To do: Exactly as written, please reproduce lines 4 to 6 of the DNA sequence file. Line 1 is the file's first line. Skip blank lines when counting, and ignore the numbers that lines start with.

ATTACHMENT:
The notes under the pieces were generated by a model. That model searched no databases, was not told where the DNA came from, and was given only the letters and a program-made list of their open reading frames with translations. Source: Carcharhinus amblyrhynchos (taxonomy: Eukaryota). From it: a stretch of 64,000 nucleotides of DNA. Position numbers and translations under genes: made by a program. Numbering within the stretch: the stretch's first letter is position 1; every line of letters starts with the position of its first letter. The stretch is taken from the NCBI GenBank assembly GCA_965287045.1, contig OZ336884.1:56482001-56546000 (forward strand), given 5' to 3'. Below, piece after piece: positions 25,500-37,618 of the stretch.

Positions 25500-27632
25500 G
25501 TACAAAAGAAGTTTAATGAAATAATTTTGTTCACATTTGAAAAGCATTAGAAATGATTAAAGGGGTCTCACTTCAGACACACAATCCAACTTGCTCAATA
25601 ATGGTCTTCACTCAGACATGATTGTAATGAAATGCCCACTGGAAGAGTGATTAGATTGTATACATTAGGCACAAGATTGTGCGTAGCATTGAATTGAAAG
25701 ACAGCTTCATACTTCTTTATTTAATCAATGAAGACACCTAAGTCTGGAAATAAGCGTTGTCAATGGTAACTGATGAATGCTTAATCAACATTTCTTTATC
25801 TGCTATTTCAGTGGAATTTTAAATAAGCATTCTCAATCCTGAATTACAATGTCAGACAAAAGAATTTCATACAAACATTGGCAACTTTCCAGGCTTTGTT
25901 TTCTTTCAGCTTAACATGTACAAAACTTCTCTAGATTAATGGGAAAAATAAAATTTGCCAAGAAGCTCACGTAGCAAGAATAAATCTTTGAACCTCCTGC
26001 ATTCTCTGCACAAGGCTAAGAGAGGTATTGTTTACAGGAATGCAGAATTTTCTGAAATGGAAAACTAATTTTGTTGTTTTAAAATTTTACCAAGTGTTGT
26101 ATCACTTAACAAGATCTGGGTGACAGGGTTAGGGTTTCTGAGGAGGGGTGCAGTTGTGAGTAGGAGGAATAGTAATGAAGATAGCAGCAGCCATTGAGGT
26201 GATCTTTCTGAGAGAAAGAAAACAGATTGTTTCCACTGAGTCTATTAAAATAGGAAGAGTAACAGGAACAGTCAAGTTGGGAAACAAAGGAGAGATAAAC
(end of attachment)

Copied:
25501 TACAAAAGAAGTTTAATGAAATAATTTTGTTCACATTTGAAAAGCATTAGAAATGATTAAAGGGGTCTCACTTCAGACACACAATCCAACTTGCTCAATA
25601 ATGGTCTTCACTCAGACATGATTGTAATGAAATGCCCACTGGAAGAGTGATTAGATTGTATACATTAGGCACAAGATTGTGCGTAGCATTGAATTGAAAG
25701 ACAGCTTCATACTTCTTTATTTAATCAATGAAGACACCTAAGTCTGGAAATAAGCGTTGTCAATGGTAACTGATGAATGCTTAATCAACATTTCTTTATC